A vital aspect of U.S. Fish and Wildlife Service fire management is to conduct fuels treatments that maintain habitat for wildlife, reduce the risk of large wildfires and maintain viewsheds. The Buenos Aires National Wildlife Refuge (BANWR) in southern Arizona faces several fire management challenges that make implementation of the Multi-Unit Burn Plan difficult across grasslands, mesquite savanna, and shrubland habitats. Importantly, the encroachment of woody plants (primarily mesquite) and the invasion of non-native Lehmann lovegrass and buffelgrass can substantially alter fuel load, fire hazard, and fire-line intensity. Frequent fire applied on the refuge can reduce woody plant cover but may also increase the spread of tall-statured non-native grasses, which enhance fire rates of spread and reduce travel time. Invasive non-native perennial grasses can often outcompete short-structured native grasses on suitable sites, which subsequently alters fuel-bed structure and fire return intervals. Dense and more continuous fine-fuels can recover quickly and accumulate with continued burning (more than 4 fires over a 30-yr period) when non-native grasses are present. These conditions can decrease critically endangered masked bobwhite habitat suitability and affect other BANWR listed species, while increasing fire size and intensity. Southern Arizona has also experienced enhanced aridity in the last three decades, which has altered the balance between woody plants and grasses and created additional fire risk. These changing conditions often make it difficult to broadly apply LANDFIRE spatial layers and fuel models to determine areas of high fire hazard and risk before and after fuels treatments. However, careful integration of the regional ecology with downscaled spatial and remote sensing products can improve characterization of fuels and help define how future treatments can improve habitat, minimize future fire risk, and improve viewsheds.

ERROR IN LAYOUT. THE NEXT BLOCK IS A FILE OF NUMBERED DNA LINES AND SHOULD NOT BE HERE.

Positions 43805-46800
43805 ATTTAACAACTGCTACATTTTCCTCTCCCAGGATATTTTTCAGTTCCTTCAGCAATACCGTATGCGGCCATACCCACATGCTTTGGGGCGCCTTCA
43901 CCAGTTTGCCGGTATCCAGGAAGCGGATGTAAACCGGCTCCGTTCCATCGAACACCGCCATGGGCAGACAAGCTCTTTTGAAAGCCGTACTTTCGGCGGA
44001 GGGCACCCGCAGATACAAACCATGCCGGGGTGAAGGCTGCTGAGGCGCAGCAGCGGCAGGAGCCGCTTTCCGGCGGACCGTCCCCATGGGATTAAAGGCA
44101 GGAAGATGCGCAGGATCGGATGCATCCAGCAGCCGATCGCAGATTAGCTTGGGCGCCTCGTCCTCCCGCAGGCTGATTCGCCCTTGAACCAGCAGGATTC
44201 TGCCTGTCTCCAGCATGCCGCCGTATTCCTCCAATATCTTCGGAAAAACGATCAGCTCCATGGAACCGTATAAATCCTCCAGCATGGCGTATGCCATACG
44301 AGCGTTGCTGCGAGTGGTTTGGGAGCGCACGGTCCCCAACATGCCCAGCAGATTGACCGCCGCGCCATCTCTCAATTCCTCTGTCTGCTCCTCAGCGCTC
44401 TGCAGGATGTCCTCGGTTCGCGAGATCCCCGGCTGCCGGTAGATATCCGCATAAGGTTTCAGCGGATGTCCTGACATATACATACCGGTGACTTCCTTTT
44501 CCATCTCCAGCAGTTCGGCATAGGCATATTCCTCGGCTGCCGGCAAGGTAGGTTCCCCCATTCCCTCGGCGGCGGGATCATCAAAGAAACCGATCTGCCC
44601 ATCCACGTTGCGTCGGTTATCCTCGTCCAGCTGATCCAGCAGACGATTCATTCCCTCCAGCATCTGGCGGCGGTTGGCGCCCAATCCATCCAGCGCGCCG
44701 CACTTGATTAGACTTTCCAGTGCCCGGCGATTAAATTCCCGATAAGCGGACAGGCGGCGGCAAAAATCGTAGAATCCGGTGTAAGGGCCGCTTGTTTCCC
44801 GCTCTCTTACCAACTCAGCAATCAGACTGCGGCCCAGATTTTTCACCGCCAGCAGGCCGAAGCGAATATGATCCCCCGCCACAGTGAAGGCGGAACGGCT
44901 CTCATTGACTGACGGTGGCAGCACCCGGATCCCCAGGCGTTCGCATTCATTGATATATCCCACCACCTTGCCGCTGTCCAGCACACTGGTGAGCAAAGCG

Together, researchers and managers from the USGS, U.S. Fish and Wildlife Service, and the Department of the Interior Office of Wildland Fire aim to 1) refine refuge-wide fuels mapping methods with ‘analysis ready’ satellite imagery and ground-based measurements that can be expanded to the greater southern border region, 2) retrospectively determine post-fire recovery periods and fuels treatment effects on fuel accretion in the context of biophysical factors, and 3) assess current and future fire behavior under plausible management scenarios with the use of updated dryland fuel models and fire behavior simulations.
General biomass model derived from vegetation plot data and Sentinel-2A imagery collected during leaf-on and leaf-off seasons used as a basis for distinguishing fuels loads based on pre- and post-treatment effects of wildfire, fuels management (prescribed fire and physical thinning), as well as a baseline model for fire simulation models and forecasting.